Australia really knows how to do donuts… or I should say doughnuts, as they’re spelled here. While I haven’t yet been to my first footy match, I did walk by the roaring stadium late one night, and passed by all the food stands outside. I waited in line to get a jam-filled sugar-rolled doughnut, and it was so good. Those light and chewy yeast-risen donuts were wonderful, but they made me miss one of my favorite things: plain old fashioned donuts.
While cakey donuts totally exist here, I’ve had a hard time tracking down the nutmeg variety. But that hasn’t stopped me from making them! So I developed a recipe for my ideal plain old fashioned donuts, and have been enjoying them with many cups of coffee.
reasons I love these old fashioned donuts
1. They’re not too sweet.
These donuts are just sweet enough, but not so sweet that your coffee will taste like you added a spoonful of sugar after dunking. If you’ve got a bit more of a sweet-coffee tooth, you can absolutely sprinkle on some powdered sugar if you’d like to. I, however, will go for one of the un-sprinkled ones at the bottom of the pile. But it’s entirely a matter of preference, and they’re truly wonderful either way.
2. You can make them without a donut pan!
Deep fried donuts are wonderful for a couple reasons. First, it means you don’t need to own a donut pan! I can’t stand having specialty equipment around, so that makes me very happy. Anyone with a container of canola oil and a heavy pan can deep fry, and I love that minimalist spirit.
3. They have a very authentic donut shop flavor.
But deep frying isn’t just great because of its ease. Fried donuts also taste absolutely incredible (and it’s not like any donut is going to win an award for healthiest snack—even the baked variety). Nothing else gets you that authentic donut shop flavor.
4. They feature ingredients you probably already have at home.
Old fashioned donuts are traditionally made with sour cream or buttermilk. But this recipe uses plain yogurt. Buttermilk is one of my all-time favorite ingredients, but nothing beats yogurt’s convenience. And these still turn out deliciously.
By the way, this is my last donut post in my donut series! Tomorrow, I’ll be posting a roundup of all 6, with a few ideas of making your own variation. In the meantime, put the kettle on, and enjoy this recipe + the other 5.Print
old fashioned donuts
- Yield: about 8 to 10 donuts
- Neutral high smoke point oil, for deep frying (e.g., canola)
- 250g all purpose flour (2 cups), plus more for dusting
- 1g (½ teaspoon) ground nutmeg
- 4g salt (¾ teaspoon)
- 9g baking powder (2 teaspoons)
- 45g melted butter (3 tablespoons), cooled slightly
- 100g sugar (½ cup)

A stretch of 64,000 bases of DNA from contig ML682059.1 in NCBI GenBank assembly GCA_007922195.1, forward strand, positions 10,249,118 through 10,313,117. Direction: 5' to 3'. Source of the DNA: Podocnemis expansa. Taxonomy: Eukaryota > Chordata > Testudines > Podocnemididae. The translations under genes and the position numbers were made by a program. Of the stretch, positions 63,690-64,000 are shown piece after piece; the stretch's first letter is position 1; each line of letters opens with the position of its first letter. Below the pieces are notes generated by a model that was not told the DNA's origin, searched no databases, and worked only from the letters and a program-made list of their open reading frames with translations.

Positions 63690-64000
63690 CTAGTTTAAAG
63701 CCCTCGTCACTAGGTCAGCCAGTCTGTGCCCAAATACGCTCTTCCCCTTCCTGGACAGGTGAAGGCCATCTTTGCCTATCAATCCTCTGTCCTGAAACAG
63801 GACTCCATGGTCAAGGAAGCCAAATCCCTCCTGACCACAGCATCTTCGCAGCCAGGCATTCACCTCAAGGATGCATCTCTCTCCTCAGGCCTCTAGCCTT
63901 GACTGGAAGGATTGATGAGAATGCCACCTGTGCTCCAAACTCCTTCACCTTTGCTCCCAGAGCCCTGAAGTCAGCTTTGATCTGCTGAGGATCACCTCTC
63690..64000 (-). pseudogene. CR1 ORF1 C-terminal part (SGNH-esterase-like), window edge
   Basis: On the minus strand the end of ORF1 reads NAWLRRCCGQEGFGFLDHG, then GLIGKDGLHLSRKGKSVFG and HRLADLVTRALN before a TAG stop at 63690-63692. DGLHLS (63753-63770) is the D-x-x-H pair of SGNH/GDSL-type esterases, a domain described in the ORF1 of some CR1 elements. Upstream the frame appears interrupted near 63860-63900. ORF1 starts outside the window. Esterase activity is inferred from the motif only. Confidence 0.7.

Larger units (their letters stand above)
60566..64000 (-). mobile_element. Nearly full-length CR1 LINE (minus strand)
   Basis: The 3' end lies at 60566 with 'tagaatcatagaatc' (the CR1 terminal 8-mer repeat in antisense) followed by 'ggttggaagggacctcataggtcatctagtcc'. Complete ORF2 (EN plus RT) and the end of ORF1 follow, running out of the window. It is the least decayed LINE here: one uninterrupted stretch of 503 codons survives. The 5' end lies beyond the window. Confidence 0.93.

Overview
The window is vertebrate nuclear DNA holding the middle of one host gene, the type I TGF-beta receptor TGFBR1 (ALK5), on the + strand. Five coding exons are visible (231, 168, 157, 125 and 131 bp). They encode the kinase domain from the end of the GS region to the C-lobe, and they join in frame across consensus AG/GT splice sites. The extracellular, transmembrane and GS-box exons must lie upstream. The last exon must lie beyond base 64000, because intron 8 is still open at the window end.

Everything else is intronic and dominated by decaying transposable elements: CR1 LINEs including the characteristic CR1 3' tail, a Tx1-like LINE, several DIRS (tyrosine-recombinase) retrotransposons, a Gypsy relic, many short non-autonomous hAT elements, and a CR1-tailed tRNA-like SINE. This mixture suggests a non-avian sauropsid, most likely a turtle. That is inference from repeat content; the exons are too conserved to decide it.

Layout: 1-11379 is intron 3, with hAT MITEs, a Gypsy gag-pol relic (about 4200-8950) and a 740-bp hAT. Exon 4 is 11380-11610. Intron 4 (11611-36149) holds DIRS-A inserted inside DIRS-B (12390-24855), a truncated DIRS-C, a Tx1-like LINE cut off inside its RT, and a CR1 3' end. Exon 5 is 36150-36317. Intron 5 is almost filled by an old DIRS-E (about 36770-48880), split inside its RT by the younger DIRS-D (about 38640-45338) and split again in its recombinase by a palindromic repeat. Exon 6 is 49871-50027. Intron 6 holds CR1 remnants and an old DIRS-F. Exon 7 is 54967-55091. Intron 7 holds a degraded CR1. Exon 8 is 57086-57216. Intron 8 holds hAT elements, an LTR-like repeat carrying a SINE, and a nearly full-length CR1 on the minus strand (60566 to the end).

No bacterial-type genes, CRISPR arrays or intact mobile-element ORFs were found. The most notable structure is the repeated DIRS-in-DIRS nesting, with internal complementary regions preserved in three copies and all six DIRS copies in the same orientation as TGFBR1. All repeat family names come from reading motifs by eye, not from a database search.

- 50g egg (1 large) at room temperature
- 120g plain unstrained yogurt (½ cup) at room temperature
- Powdered sugar (100% optional)
- Set up a safe fry station on your stove or a dedicated deep-fryer. Make sure it cannot be knocked over. Set over medium-low heat so it can heat gradually while you prep the donuts, and set up a deep fry thermometer. Keep a close eye on it, and aim for it to reach 350°F [180°C] by the time you’re ready to fry. If it heats too quickly, reduce the heat to low or turn off for a few moments until you’re ready.
- In a medium mixing bowl, combine the flour, nutmeg, salt, and baking powder. Whisk or sift together until completely lump free.
- In a separate mixing bowl, combine the melted butter, sugar, egg, and yogurt. Whisk together until completely smooth.
- Scrape the wet ingredients into the dry ingredients, then mix together just until combined (do not overmix).
- Dust a clean counter with more flour, then scrape the dough onto the dusted counter. Sprinkle on a little more flour, then gently pat it into an oval.* Take care to make sure it’s well dusted both underneath and on top. Roll it out to ½-inch thick, redusting above and below to keep it from sticking as you work.
- Stamp out as many donuts as you can using a donut stamp or set of pastry rings. Collect the scraps**, re-roll, and stamp out more donuts.
- Once the oil has heated, fry the donuts. They should take about 2 minutes per side at 350°F [180°C], and should be deeply brown (but not burnt) and cooked through. Remove to a paper-towel-lined plate or cooling-rack-lined sheet pan to cool.
* Do not knead the dough or incorporate the flour into it, or it will turn out dry—just pat it into shape.
** To get a really good re-roll out of the scraps, try not to let any flour touch the freshly stamped edges, and compress them together so the bare edges mush together with other bare edges. Try not to introduce a lot of new flour. Feel free to fry the donut holes, or re-roll them with the scraps (if you fry them, they will take about 30 seconds less per side).